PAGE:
As human beings, we justify knowledge in different ways to prove as valid. However, the validity of some types of knowledge can be justified in two ways: acceptance of knowledge without any evidence to support the truth and acceptance of knowledge only by evidence. Knowledge, an aspect to all things that keeps everything else together, can be obtained through perception, reason, and language, and proven through the categories of knowledge including mathematics, science, and history. Frequently, we justify knowledge through perception because of its convenience. In the given situation such as this quote, what we accept as valid and what we justify to be knowledge is based on how it affects our lives through order of importance.
If a man were to tell a person that there are 300 billion stars in the sky, that person will be more inclined to believe him. This is simply because it is knowledge that does not play an important part to human life and to know the exact number of stars in the sky is not appealing to everyday life. In addition, since the number of stars in the sky cannot be easily counted by the naked human eye nor does technology that has served humans today, which can only generate the approximate count, we will readily accept that there are 300 billion stars. The verification of this knowledge is hard to validate, and to simply accept this knowledge as truth is justified, because it is knowledge that does not have an immediate affect on the person.
On the contrary, if an outside source tells a person that a bench is wet, the person will have to touch the bench to validate the knowledge. It is a common belief to “see to believe.” For humans, it is second nature to verify truth and knowledge by means of personally proving the knowledge for themselves. People often refer knowledge through the use of the human senses, which include touch, hear, smell, see, and taste. In this case, the person would want to touch the bench to appease his curiosity.
Why does the person want to touch the paint on the bench, and not count the number of the stars in the sky to prove the validity of the knowledge? It’s simple: a person would rather have access to the object of which they are able to test. To obtain the knowledge on whether or not the bench has wet paint, a person can conveniently sit on the bench. If the person feels the wet paint or gets paint on his clothes, the person will know that there’s wet paint on the bench. The curiosity is satisfied, and the person will have the paint marks on his clothes and on his finger to prove the knowledge.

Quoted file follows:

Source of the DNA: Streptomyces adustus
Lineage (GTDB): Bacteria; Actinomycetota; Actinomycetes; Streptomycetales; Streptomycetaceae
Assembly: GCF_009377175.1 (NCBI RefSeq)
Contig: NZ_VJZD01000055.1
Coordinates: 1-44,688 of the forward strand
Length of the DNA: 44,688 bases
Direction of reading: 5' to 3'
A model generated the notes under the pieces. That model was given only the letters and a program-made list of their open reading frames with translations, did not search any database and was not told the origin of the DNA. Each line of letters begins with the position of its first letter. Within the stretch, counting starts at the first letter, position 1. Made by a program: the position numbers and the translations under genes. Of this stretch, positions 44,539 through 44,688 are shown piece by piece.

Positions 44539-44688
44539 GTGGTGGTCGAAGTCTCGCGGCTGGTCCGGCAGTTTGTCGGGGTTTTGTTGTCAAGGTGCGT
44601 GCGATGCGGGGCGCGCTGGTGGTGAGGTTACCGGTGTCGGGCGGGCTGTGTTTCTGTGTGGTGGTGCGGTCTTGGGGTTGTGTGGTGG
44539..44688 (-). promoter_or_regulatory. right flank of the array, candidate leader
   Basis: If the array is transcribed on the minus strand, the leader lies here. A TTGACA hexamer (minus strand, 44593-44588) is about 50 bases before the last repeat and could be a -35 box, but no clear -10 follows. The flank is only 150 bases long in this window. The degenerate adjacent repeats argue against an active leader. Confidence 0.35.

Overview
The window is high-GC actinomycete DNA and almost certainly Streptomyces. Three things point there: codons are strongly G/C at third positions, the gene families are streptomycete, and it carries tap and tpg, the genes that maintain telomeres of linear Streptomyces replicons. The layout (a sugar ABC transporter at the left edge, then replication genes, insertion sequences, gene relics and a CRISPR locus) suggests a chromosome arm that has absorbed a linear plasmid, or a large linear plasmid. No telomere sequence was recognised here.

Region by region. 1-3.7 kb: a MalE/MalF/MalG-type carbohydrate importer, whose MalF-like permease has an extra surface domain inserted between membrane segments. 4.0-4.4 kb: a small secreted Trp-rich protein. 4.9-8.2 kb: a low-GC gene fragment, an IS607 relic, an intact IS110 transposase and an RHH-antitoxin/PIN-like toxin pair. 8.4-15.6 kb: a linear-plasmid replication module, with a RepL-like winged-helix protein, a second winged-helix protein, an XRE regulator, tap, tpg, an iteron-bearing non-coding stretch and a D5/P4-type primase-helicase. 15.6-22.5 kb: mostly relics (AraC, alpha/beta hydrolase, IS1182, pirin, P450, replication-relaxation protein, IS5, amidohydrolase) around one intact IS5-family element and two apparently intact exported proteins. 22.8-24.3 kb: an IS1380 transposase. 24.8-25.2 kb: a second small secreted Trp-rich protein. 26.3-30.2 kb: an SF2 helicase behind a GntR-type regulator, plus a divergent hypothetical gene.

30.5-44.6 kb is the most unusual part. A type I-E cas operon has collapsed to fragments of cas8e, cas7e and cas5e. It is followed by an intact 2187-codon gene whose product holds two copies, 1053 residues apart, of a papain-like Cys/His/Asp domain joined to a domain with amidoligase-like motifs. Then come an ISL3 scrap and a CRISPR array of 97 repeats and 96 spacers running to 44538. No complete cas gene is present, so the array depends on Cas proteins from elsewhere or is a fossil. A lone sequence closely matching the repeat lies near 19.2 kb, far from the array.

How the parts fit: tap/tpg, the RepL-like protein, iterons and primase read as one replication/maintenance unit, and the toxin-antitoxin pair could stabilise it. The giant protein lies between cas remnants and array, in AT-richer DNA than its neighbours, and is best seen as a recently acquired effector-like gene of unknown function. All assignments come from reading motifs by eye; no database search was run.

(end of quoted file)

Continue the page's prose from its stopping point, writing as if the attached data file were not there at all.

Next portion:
Although the knowledge of whether the bench has, or does not have wet paint may not be important to the person itself, the knowledge plays a part in the person’s life has an affect on the person’s life. The main aspect to consider about this knowledge is that it can be easily proven and any person can conveniently prove, or disprove the knowledge. A person cannot go through life without knowing if the bench has wet paint, primarily because the person had the means to prove the knowledge. Nevertheless, the knowledge has an affect on the person and thus, a confirmation needs to be addressed in order to appease the mind.
However, the knowledge pertaining to the number of stars in the sky creates problems in the ways of knowing. How can we know for sure the exact number of stars in the sky? If an outside source were to inform a person that there are 300 billion stars in the sky, that person will believe him. Furthermore, if another outside source informed that same person that there are only 299,999,999 stars in the sky, the person will also believe him. The person will accept both truths because he has no means of proving or disproving the knowledge. In fact, he could care less because the knowledge does not affect him in anyway. To disprove or prove the knowledge addressed to him is inconvenient and thus, both truths are accepted.